As most regular steemit patrons know, the steemit blockchain was offline for many hours overnight. I’m not going to talk about the technical aspects of the downtime or the quick patch and resolution that brought the blockchain and website we love to hate back online.

As a web developer (a technical person of sorts) I’ve always nurtured a mild fear of things being outside my control. Since I have to watch and maintain a bunch of web servers, as well as the web sites sitting on those servers, I fear the day when I can’t connect to one of my servers to do something critical. These servers aren’t sitting in arm’s reach next to me where I can just push a reset button or swap out a bad stick of RAM; they may be in St Louis or Washington or Phoenix.

If they go down, I go down. If they go down and I can’t do anything about it, I’m at the mercy of others. I have to contact the network facility where my servers are located and hope their tech support folks can find a solution. Or wait for them to pass the buck and blame something out of their control, like some poorly-paid temp construction guy who cut a fiber optic line up the street from them. And then I wait, nervous, fielding calls from my clients who ask what the problem is and what the ETA for a resolution is.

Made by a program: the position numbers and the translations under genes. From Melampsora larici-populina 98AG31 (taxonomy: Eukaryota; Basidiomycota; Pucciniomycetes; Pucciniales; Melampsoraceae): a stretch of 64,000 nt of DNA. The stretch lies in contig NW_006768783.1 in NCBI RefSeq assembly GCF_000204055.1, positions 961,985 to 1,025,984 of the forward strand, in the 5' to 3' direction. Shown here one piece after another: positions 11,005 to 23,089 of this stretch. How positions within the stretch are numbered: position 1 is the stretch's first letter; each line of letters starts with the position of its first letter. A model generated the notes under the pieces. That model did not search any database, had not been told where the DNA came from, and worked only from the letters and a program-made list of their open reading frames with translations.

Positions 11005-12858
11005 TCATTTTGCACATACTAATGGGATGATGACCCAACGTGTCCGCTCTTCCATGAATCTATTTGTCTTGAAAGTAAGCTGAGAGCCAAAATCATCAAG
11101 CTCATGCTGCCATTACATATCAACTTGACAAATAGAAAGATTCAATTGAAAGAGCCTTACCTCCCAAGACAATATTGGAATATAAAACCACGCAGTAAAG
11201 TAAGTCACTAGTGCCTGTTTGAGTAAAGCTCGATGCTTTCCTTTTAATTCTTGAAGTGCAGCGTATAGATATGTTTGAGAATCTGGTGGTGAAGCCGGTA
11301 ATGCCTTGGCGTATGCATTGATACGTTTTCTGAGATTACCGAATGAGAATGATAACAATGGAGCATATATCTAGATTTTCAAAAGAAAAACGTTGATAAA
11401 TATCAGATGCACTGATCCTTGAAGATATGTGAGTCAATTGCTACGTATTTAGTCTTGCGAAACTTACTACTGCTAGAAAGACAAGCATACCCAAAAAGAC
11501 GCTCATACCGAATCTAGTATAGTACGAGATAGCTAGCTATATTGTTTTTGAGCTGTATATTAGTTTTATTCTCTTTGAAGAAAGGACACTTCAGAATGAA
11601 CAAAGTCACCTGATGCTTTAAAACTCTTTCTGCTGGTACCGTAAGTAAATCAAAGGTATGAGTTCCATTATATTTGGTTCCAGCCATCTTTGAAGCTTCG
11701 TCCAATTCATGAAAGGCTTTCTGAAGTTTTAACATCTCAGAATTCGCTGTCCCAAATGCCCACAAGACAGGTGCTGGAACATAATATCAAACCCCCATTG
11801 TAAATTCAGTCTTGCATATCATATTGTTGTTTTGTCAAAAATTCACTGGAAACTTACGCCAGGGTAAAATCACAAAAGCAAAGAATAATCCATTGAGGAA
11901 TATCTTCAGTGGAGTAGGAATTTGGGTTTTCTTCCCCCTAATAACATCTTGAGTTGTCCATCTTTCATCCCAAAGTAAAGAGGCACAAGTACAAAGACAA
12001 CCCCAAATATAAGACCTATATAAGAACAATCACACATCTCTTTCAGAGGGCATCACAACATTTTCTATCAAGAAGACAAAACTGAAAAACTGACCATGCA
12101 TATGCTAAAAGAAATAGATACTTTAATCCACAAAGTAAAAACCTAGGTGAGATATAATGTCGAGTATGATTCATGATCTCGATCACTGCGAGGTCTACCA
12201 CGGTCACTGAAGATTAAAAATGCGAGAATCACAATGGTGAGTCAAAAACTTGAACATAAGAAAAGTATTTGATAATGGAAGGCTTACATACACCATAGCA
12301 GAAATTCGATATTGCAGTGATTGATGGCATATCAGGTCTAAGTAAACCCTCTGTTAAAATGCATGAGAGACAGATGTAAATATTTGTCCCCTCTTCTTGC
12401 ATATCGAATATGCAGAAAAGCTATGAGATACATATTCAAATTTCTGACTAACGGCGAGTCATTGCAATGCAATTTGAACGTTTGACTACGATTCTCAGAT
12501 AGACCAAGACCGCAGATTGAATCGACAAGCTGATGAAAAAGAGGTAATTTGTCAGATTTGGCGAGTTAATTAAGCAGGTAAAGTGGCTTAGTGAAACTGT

In the case of a blockchain outage, who do you go to in order to file a complaint? If the blockchain goes offline and you have your business built upon it, and your data there, and your contracts there, and your digital assets there, and suddenly it goes away, there aren’t any doors you can pound on or phone numbers you can call to give some harried secretary a piece of your mind.

Granted, these blockchains don’t exist in a vacuum, and there will be some level of community support and developer interaction that presumably seeks a resolution. But they don’t know you. They don’t owe you anything.

You’re just another funky address on someone else’s blockchain.